Vera watched to make sure she was really gone before she inched her way back towards the pantry. The footsteps were closer now. Too close. Her own bare feet were silent on the wooden floors. Vera's fingers barely grazed the stock of the shotgun when she realized that whoever was here was in the next room over. She eased herself into the pantry and closed the door as far as she could without making it creak. She trained the nose of the gun outward. And she waited.
A few seconds later the intruder entered the room. He was a man – a living, breathing one – and that scared Vera more than any mindless, flesh-eating freak. He had a crossbow in his grip and he looked like a hunter stalking his prey. Her palms were sweaty against the smooth wood of her weapon. She could hear her breathing grow fast and shallow.
The man looked like he was going to pass right through the room. He was halfway to the kitchen when he paused, sniffed the air, and backed up a step. Vera saw him reach into the trash bin and lift out the can of sardines. She almost cursed aloud. The man sniffed the tin and dumped the remaining fluid out. Certain now that the house was occupied, his eyes scanned the room until they landed on the partially opened pantry.
Vera gripped the Winchester and put her finger on the trigger. He was approaching now, crossbow trained on her hiding place. He reached out with his free hand and touched the door. There was no time to think. Vera kicked out her foot and swung the door open and fired a shot over the man's shoulder.
"Shit!" he cursed. Before he could get both hands back on his bow she had the shotgun pointed at his chest.
"What are you tryin' to do, you crazy bitch? Attract every walker for miles?" he spat.
"I got another round in the chamber. Drop it," she ordered.
The man tilted his head to the side. He continued to peer at her, sizing her up. Instead of dropping his weapon, he brought his other hand up and placed his finger firmly on the trigger.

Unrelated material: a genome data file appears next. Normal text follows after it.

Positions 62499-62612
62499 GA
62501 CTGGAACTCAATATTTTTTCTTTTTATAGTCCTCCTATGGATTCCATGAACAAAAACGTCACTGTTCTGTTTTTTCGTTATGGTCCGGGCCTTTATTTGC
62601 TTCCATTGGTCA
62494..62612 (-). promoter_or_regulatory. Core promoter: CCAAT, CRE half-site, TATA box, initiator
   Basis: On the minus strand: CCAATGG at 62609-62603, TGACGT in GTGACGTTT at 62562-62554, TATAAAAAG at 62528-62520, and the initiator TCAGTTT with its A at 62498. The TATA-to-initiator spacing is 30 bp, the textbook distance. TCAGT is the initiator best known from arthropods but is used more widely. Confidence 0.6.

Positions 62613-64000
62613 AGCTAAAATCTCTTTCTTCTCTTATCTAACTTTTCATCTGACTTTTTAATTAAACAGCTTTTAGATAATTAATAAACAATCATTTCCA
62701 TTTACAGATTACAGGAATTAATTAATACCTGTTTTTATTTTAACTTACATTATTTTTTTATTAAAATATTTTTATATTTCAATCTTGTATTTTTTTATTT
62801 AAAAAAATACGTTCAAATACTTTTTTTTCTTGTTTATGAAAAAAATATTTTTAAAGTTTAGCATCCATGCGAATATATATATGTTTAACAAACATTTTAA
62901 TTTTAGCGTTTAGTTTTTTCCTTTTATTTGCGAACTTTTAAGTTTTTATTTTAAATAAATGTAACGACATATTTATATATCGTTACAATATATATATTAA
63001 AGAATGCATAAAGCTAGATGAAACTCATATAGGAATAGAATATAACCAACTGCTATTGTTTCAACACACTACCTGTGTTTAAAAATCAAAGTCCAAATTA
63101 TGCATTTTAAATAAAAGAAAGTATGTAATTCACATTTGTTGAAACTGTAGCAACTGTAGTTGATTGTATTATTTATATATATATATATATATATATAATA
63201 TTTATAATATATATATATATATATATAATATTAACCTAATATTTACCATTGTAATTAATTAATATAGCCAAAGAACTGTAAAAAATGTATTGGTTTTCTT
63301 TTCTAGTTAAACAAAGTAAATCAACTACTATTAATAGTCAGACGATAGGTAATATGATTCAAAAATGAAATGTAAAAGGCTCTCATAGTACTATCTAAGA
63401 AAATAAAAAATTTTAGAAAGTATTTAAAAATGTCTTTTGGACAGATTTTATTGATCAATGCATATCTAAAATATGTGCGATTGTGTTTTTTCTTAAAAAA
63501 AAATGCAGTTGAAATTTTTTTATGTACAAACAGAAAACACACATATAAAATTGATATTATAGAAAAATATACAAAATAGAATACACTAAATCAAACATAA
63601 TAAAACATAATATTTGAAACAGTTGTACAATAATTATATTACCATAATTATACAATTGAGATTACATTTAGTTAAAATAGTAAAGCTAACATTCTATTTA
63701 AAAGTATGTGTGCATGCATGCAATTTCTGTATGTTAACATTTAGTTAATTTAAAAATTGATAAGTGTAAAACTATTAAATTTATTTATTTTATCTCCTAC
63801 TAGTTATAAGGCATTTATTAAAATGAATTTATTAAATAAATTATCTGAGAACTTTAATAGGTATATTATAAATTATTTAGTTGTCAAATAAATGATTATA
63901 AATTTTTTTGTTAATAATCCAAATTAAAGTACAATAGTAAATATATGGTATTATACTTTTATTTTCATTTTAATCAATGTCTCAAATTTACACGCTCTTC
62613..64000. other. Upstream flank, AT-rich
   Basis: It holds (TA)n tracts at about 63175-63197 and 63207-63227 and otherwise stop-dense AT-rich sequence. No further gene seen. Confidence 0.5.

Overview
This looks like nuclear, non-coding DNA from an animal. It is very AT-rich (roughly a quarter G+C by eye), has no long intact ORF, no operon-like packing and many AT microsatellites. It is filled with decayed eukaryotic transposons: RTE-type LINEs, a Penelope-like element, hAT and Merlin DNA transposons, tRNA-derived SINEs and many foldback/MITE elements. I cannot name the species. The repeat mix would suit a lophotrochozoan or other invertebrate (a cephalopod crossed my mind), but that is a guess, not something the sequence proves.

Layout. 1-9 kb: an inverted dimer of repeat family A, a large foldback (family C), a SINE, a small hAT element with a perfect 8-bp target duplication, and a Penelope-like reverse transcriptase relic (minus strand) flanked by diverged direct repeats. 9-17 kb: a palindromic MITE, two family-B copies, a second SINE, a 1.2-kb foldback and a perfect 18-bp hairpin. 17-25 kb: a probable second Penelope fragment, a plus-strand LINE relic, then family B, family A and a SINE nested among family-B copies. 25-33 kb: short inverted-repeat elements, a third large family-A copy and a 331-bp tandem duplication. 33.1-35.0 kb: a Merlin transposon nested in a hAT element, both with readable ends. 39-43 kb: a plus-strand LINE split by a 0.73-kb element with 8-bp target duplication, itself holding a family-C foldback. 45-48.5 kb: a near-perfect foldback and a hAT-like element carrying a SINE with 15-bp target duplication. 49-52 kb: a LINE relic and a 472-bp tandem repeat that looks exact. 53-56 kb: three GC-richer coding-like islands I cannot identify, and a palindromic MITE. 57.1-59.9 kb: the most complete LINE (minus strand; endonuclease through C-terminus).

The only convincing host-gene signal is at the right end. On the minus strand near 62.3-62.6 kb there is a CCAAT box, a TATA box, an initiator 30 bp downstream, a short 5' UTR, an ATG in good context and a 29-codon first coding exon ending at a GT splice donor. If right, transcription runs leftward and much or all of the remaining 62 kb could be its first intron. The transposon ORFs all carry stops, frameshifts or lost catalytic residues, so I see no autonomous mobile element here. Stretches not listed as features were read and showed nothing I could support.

"Now, why would I do a stupid thing like that? So's you can finish me off while I'm unarmed?" he asked.
Vera felt her breath quicken again.
"Because if you shoot me with an arrow, I'll sure as hell have enough in me to pull this trigger, and when I miss, I tend to miss low."
She jerked the barrel of the gun down until it pointed to a sensitive area of his anatomy. The man grunted.
"I ain't gonna shoot you, girl. I'm lookin' for someone," he said.
"Sorry. I haven't received any visitors lately. Look elsewhere," she said, still not taking her finger off the trigger. She saw the man grit his teeth.
"You sure? I'm lookin' for a little girl. Goes by Sophia?" he asked.
She took in his overall appearance. He was wearing a plaid shirt with the sleeves torn off. A layer of dirt and grime covered his skin. He was a redneck, a good old boy. He looked like the other men they'd encountered. Hardly someone who would be entrusted with a child.
"What do you want with a little girl?" Vera sneered.
The man's trigger finger twitched. His eyes narrowed. Vera was certain that he was going to shoot her. But instead he lifted his crossbow off his body and laid it on the counter in one swift motion.
"She went missin' from our camp. Her mama misses her," he said.
He peered around her at the pillow and blanked on the floor of the pantry.
"That spot looks a little tight for you, if you don't mind me sayin'. You sure you ain't got a little stowaway with you?"
Vera stood up, keeping her barrel pointed at the man's chest.
"Enough questions. I haven't seen any Sophia, so get lost."
The man stared her down, but Vera didn't waver.
"I'm gonna leave, but first I gotta take my bow back," he said.
He had his hands up in a show of surrender and moved slowly. Vera allowed him to move, shotgun trained on his back.
"Go out the back," she ordered, keeping him moving forward.
She marched him outside and once they were down the steps she gave his back a nudge with the barrel of her Winchester.
"Keep going and don't come back," she said.
He flipped her the bird and muttered, "Thanks for the hospitality," before continuing across the yard. Before he could make it to the tree line, a figure burst forth from the woods. Without hesitation, the man cocked his crossbow and aimed.
"Don't shoot!" Dani squeaked, holding her hands out in front of her body.
"Damn it, Dani!" Vera shouted, rushing towards her sister, gun still aimed at the man between them.
"This the little thing you keep in that cupboard?" he asked.
Vera answered him by jabbing his side with her gun.
"Fuck, I ain't gonna shoot her," he snapped.
He grunted angrily but didn't make any further fuss, lowering his crossbow. Satisfied that their lives weren't directly in danger, Vera whirled on her sister.